Towns and Villages of New South Wales.
MURRURUNDI TO TAMWORTH.
IF my information is
correct, no expensive zig-zag will be necessary when it is decided to construct the rail way beyond the fertile valley of the Page, a few curves and a tunnel, the latter some forty-five feet long only, will enable the traveller to reach Doughboy Hollow without,
as now, driving or riding up, over, and down a portion of the Liverpool Range. And when tenders are called for this short tunnel I hope they will fall into the hands of gentlemen who know the value of such work, so that a repetition of the blunder made on
the Western-road, the " Clarence Tunnel" I think it is called, does not take place. In that case over 42,000 ponds, was paid for what was actually done for less than 22,000 pounds by the sub-contractor, and it was a profitable piece of work for the latter.
The top of the range is reached by a well metalled road, about one mile long, and of easy gradients. From several points of this pull up, fine views of mountain scenery are obtained,
but a really splendid burst of natural beauty rewards you upon reaching the top, where, for many miles, as far as the naked eye or a good glass can reach, are to be seen the ever-varying hill and mountain, with the forests of trees and bush, un trodden by
man ; its grasses and herbs, the food of its wild inhabitants, the kangaroo, wallaby, and other animals who, possibly are charmed by the beautiful foliage and tho simple music of the feathered tribe.
Turning his horse northward, the incline, upon two "pinches," as they are called, being rather steep, a friend observing to me, upon one of my visits, " I wish I had my nerves strung as tightly as of yore, so that I could let my horses go
down the range their full pace." This incline, although steep, is well metalled, and a fast trot downwards round a portion of the range, a well formed cutting introduces the traveller to some fine lofty and grassy mountains, upon several of which useful timber
is growing", with a running creek, a tributary to tho Page ,between what appears a "gap." After leaving the top of the range, to the well-known camping ground, being black soil, it is generally very grassy, and is known as DOUGHBOY HOLLOW.
It is about six miles from Murrurundi, and is surrounded with lofty hills and ranges. It has been reserved for a village or township, but at present supports two houses only, both inns, kept
by respectable landlords, one of them being the successor of the well known and highly respected T Evans, familiarly, but truthfully known as " honest Tom," one of nature's gentlemen ; a man who objected to a drunkard's money, advising him to go and work.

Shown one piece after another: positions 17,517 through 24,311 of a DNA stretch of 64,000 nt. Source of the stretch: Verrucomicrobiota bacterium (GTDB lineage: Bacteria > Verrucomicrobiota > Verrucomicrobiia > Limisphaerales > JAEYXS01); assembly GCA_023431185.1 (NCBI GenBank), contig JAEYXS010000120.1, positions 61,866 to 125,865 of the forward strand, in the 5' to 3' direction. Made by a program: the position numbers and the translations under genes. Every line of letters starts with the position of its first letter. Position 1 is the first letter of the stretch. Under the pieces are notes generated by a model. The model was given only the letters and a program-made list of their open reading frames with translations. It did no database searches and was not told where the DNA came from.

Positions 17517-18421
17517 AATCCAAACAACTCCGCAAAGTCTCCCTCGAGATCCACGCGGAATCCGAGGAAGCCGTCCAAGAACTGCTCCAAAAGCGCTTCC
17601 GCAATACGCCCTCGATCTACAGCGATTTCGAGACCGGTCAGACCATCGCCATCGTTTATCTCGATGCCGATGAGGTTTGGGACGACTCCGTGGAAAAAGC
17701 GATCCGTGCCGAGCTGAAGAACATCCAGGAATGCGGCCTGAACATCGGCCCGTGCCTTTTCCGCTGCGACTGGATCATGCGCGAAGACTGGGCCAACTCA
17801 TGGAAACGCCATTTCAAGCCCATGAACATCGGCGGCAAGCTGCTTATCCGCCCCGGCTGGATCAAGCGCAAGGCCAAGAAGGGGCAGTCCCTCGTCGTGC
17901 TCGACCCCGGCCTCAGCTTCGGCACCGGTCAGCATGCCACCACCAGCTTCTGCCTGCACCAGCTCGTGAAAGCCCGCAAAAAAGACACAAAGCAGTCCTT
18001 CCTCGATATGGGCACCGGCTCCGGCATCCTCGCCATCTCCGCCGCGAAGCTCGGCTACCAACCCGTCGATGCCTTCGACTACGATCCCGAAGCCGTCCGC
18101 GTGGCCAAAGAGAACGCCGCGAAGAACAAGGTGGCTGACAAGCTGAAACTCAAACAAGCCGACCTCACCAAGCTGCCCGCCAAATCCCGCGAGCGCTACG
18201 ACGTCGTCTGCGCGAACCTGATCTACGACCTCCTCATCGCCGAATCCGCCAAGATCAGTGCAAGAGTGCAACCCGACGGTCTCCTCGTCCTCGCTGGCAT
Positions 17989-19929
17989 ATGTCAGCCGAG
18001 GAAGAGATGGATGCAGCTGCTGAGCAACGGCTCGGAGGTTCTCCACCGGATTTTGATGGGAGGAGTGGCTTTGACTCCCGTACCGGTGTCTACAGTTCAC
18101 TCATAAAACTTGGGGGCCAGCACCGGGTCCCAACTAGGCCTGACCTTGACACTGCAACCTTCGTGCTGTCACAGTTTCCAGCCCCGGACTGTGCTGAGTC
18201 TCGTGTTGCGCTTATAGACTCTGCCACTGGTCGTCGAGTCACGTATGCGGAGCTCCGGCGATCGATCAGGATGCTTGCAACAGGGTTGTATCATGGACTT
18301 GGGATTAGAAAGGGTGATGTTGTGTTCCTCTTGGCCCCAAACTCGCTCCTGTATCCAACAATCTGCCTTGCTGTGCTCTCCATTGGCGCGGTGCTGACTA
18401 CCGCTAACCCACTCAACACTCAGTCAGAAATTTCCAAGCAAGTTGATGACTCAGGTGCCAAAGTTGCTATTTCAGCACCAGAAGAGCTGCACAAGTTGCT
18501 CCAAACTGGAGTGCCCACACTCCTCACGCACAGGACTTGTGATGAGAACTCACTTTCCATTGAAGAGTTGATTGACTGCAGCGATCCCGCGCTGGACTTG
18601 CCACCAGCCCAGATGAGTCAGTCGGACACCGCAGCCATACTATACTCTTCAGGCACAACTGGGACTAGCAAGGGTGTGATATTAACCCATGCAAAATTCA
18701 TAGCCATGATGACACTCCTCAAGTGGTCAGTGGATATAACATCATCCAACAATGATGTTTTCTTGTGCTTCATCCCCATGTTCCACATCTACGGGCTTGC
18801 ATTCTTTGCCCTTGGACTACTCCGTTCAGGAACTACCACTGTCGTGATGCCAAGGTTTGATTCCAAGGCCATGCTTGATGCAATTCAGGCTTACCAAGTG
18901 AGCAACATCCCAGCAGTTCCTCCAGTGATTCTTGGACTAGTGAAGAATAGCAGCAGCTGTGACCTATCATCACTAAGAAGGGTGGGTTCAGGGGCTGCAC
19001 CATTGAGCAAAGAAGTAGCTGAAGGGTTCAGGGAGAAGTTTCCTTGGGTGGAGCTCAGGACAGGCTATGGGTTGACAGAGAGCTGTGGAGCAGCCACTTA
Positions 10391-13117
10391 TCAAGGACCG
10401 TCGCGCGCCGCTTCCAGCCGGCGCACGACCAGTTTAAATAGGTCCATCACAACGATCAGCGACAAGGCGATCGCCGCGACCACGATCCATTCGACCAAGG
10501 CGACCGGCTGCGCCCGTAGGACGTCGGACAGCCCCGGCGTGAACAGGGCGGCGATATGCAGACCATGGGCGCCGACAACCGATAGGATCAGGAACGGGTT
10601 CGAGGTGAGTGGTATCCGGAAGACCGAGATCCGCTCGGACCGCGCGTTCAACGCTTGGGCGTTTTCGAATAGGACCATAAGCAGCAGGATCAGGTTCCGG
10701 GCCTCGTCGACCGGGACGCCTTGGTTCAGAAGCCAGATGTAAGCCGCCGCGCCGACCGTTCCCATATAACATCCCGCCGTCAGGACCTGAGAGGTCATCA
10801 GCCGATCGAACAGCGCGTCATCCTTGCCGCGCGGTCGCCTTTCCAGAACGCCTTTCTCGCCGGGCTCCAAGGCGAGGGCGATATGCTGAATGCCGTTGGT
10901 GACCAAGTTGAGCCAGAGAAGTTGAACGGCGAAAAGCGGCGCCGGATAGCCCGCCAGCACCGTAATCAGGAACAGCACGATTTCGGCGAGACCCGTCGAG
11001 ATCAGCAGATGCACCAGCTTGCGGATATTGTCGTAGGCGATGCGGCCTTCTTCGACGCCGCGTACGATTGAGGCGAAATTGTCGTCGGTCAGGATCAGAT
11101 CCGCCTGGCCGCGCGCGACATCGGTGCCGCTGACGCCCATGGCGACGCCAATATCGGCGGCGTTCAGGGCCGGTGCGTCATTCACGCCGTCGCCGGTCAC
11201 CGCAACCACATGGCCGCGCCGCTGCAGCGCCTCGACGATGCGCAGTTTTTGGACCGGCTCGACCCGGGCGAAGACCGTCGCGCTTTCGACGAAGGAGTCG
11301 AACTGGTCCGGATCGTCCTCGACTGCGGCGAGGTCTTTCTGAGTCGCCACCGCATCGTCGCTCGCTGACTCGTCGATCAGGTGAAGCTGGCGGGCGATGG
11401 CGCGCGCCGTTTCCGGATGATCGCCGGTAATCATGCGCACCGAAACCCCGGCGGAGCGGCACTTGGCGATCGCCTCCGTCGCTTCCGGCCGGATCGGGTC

A man who was always sober. Refusing to observe the ridiculous shouting practice of these colonies, by which the landlords are expected to join every man, or group of men, who appear as customers, and thus render themselve unfit for carrying on their business,
he made it a rule never to drink with any one in his own house, and yet he did well, and could find bank notes to assist, when called upon, the widow, the orphan, the aged, and sufferers by accidents.
A good road, well metalled, but greatly cut up by heavy teams with narrow wheels, running round Chilcott's Creek, and skirting the lofty "Alps," passing through Lodor's run-now being rapidly taken up by free selectors, many of whom have selected
sufficient ground for sheep and cattle in moderate numbers, one of whom is the quiet and respectable innkeeper, Mr, Mackay, of Chilcott's Flat, who, with his farm and inn, expects to add to his own as also to the wealth of the colony. The abundance of grass
every where to be seen, the varied crops under cultivation, the cattle and sheep feeding and lying about, and the beautifully clear blue sky on a fine day, render a trip along this good road a treat, and I could almost invite the reader, if resident in Sydney,
to improve his health, and to come forth into the country, with its songs of happy birds, it's fertile valleys, its grassy hills, alive with flocks and hords.
over about five miles of this really pleasant country road after leaving the foot of the range, and some undulating ground, the traveller's horse will pull up to pay toll, the last at present on this road, and a description of the roads higher up will convince
the reader why it should he the last, will bring him to that well-known spot, the WILLOW TREE, a small settlement and camping ground, situated on the banks of Chilcotts Creek. The hotel, with its large fruit and kitchen gardens, well appointed stables, and